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What’s a Species, Anyways? | New Republic
"The search for the red wolf's origins have led scientists to a new theory about how evolution actually works."

"Evolution had always been represented as a “tree of life,” with animals diverging from each other until each species slotted into a terminal bud. In recent years, however, scientists have begun to adopt a more dynamic view of what constitutes a species. In 2011, Frank Rheindt and Scott Edwards, two researchers at Harvard, published a paper about hybridization in the scientific journal The Auk. They argued that “introgression”—the scientific term for when genes of one species enter the genome of another species through hybridization—had long been “underappreciated” and was, in fact, an “important and pervasive mechanism” in evolution. It allowed for the rapid introduction of “advantageous novelty” into a species’ gene pool. For example, the Neanderthal genes in the human genome affect the outer skin cells that produce hair, which researchers have suggested might have helped Homo sapiens adapt to colder climates when they migrated out of Africa some 60,000 years ago. Another research paper indicated that Tibetans gained the genes that help them breathe at high altitudes from the Denisovans, another ancient and extinct member of the Homo genus.

It is possible, certainly, for distinctive forms to be lost through hybridization. Non-native rainbow trout, for instance, have overwhelmed some of their idiosyncratic relatives in Western streams. But it is also possible for new forms to arise. No animal has demonstrated the rapid evolutionary advantages of hybridization better than the coyote. The coyote was native to the Great Plains but pushed eastward in the twentieth century into wolves’ former range along a front from Texas to southern Canada. The expansion, however, was not in lockstep. The coyotes that spread via Canada colonized new territory at a rate five times faster than their southern counterparts. A research team at the New York State Museum in Albany found that the northern coyotes encountered and hybridized with Algonquin wolves in Canada, producing larger offspring that could more easily hunt deer in Northeastern forests. These hybrid “coywolves” then spread into New York and Maine, states that had lacked wild canids since the nineteenth century. Evolution, a process that typically took thousands of years, had created a new form in a matter of decades. Hybridization held the key."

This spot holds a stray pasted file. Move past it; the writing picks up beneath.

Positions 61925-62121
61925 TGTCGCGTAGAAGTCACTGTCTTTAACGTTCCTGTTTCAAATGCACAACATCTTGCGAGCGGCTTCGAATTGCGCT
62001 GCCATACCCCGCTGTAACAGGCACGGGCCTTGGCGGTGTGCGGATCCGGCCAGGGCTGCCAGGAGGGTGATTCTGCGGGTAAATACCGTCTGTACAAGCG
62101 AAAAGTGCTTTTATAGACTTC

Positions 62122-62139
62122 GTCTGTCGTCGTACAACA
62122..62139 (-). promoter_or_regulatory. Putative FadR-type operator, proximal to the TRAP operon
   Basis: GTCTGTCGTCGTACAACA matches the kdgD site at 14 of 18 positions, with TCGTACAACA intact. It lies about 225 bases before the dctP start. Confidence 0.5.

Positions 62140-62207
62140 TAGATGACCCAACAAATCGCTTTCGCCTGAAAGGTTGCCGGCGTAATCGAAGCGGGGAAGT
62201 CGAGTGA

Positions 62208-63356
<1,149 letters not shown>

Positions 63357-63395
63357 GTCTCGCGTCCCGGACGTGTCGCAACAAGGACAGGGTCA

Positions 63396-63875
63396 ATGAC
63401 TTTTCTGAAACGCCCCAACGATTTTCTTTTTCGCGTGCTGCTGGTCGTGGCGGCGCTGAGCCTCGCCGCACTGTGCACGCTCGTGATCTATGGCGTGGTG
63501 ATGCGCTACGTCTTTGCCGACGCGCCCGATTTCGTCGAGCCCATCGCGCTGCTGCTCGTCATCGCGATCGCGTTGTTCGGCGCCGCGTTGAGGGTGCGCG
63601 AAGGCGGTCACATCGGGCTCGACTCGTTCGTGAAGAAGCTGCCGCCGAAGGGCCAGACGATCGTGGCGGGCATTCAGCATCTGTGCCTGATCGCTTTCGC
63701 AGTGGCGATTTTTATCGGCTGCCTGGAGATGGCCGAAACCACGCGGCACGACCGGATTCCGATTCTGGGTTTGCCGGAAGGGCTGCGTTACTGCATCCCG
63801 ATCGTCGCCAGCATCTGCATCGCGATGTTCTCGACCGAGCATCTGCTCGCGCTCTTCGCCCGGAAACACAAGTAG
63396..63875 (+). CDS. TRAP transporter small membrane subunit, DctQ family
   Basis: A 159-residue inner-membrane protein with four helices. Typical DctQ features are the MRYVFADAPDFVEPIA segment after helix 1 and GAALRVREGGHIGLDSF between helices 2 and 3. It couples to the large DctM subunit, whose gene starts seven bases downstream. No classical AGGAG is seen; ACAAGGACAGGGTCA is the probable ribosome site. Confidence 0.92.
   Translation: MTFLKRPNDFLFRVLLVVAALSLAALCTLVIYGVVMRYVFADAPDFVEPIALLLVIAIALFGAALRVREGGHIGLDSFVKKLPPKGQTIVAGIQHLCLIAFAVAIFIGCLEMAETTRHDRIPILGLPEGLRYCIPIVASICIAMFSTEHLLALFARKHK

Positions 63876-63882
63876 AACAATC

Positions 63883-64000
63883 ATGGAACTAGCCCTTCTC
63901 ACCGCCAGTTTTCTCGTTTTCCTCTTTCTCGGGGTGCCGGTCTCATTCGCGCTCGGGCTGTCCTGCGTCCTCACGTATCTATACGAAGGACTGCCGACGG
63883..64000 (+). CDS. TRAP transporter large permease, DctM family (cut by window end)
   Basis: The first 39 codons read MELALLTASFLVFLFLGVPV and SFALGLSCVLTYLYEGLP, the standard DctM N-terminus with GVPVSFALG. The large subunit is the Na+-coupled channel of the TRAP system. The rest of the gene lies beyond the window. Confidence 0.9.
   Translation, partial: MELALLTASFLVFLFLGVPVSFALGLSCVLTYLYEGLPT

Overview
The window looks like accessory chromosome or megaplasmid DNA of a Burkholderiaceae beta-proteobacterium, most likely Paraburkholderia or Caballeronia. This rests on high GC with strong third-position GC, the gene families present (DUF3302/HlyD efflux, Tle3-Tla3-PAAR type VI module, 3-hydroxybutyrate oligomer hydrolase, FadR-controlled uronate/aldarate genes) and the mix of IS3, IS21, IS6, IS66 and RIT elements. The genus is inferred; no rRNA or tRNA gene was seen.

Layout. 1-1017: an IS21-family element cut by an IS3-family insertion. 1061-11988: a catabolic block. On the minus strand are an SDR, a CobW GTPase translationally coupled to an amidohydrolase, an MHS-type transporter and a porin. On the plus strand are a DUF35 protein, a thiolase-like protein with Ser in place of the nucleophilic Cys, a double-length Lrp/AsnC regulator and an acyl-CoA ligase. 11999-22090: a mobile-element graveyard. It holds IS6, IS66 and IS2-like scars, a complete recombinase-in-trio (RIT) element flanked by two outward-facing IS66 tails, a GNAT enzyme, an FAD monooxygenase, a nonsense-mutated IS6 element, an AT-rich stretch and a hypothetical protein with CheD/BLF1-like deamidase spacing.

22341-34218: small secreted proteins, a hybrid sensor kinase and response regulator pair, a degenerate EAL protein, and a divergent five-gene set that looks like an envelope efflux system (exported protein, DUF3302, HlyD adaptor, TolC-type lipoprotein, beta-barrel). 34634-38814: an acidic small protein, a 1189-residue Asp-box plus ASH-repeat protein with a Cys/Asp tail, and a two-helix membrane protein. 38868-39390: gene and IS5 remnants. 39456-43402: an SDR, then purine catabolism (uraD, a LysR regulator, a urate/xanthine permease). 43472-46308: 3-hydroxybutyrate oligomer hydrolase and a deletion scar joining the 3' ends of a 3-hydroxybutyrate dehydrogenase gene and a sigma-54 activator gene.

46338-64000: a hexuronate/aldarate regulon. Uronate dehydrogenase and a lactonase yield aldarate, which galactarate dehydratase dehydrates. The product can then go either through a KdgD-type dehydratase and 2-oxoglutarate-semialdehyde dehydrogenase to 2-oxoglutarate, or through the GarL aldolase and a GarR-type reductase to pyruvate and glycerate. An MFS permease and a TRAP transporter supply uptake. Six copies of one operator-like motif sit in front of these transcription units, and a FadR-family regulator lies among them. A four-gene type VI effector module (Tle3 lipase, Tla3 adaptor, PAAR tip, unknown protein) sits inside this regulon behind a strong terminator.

"To some biologists, the red wolf demonstrates how wrongheaded it is for the Fish and Wildlife Service to organize its conservation efforts around species in the first place, given how fuzzy the concept has proven. “I think it’s nonsensical for us to argue conservation-management practices on the basis of genomes that haven’t been impacted by genes from other species,” said Michael Arnold, an evolutionary geneticist at the University of Georgia. “If we do that ... then there won’t be anything conserved.”

Instead, Arnold suggested a whole new paradigm for the natural world: not a “tree of life,” with its ever-multiplying and distinct branches, but a “web of life,” with species continually diverging and recombining over time —a truer picture of what actually happens in nature. He proposed that rather than spending conservation money to preserve what we have defined as a species, the U.S. government should buy up tracts of land and let natural evolutionary processes—including hybridization—run their course.

Scientists had hoped that DNA testing would yield clear definitions for animal species. Instead, it’s revealed just how impossible such precise determinations are. And yet few would suggest jettisoning the concept of a species altogether: It is, as E.O. Wilson wrote, too fundamental to human ideas of nature. The difference would be recognizing that a species is a human construction rather than a biological reality—a shift in perspective that would, if anything, give conservationists more flexibility to pursue their goals. “The Endangered Species Act is tied to typology, where it should be more oriented toward process,” Wayne said.